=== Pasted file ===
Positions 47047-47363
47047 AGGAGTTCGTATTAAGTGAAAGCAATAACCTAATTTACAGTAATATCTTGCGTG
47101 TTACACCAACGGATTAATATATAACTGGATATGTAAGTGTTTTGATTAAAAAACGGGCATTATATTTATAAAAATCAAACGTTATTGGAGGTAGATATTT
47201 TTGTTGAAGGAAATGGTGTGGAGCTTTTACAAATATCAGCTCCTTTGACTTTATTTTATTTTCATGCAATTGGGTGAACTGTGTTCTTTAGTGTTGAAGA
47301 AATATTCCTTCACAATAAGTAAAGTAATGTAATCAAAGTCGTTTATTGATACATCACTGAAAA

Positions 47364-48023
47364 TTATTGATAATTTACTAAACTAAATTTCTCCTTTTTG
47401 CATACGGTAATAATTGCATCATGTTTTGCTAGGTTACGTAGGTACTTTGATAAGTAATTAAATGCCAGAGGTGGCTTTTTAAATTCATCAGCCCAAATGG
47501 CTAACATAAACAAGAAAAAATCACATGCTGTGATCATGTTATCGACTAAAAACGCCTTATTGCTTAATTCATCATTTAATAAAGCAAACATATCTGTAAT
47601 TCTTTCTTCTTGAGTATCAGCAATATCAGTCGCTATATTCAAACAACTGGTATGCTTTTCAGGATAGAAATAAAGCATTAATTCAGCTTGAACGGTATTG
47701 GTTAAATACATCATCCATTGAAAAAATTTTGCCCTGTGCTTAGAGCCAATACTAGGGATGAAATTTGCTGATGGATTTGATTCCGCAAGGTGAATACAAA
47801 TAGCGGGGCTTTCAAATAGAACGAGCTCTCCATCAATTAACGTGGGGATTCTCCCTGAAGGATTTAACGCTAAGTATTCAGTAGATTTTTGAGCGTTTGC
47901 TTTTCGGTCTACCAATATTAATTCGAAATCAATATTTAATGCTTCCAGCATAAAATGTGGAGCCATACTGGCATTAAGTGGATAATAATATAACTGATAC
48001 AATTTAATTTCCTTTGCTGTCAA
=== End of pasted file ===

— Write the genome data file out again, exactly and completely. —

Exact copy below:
Positions 47047-47363
47047 AGGAGTTCGTATTAAGTGAAAGCAATAACCTAATTTACAGTAATATCTTGCGTG
47101 TTACACCAACGGATTAATATATAACTGGATATGTAAGTGTTTTGATTAAAAAACGGGCATTATATTTATAAAAATCAAACGTTATTGGAGGTAGATATTT
47201 TTGTTGAAGGAAATGGTGTGGAGCTTTTACAAATATCAGCTCCTTTGACTTTATTTTATTTTCATGCAATTGGGTGAACTGTGTTCTTTAGTGTTGAAGA
47301 AATATTCCTTCACAATAAGTAAAGTAATGTAATCAAAGTCGTTTATTGATACATCACTGAAAA

Positions 47364-48023
47364 TTATTGATAATTTACTAAACTAAATTTCTCCTTTTTG
47401 CATACGGTAATAATTGCATCATGTTTTGCTAGGTTACGTAGGTACTTTGATAAGTAATTAAATGCCAGAGGTGGCTTTTTAAATTCATCAGCCCAAATGG
47501 CTAACATAAACAAGAAAAAATCACATGCTGTGATCATGTTATCGACTAAAAACGCCTTATTGCTTAATTCATCATTTAATAAAGCAAACATATCTGTAAT
47601 TCTTTCTTCTTGAGTATCAGCAATATCAGTCGCTATATTCAAACAACTGGTATGCTTTTCAGGATAGAAATAAAGCATTAATTCAGCTTGAACGGTATTG
47701 GTTAAATACATCATCCATTGAAAAAATTTTGCCCTGTGCTTAGAGCCAATACTAGGGATGAAATTTGCTGATGGATTTGATTCCGCAAGGTGAATACAAA
47801 TAGCGGGGCTTTCAAATAGAACGAGCTCTCCATCAATTAACGTGGGGATTCTCCCTGAAGGATTTAACGCTAAGTATTCAGTAGATTTTTGAGCGTTTGC
47901 TTTTCGGTCTACCAATATTAATTCGAAATCAATATTTAATGCTTCCAGCATAAAATGTGGAGCCATACTGGCATTAAGTGGATAATAATATAACTGATAC
48001 AATTTAATTTCCTTTGCTGTCAA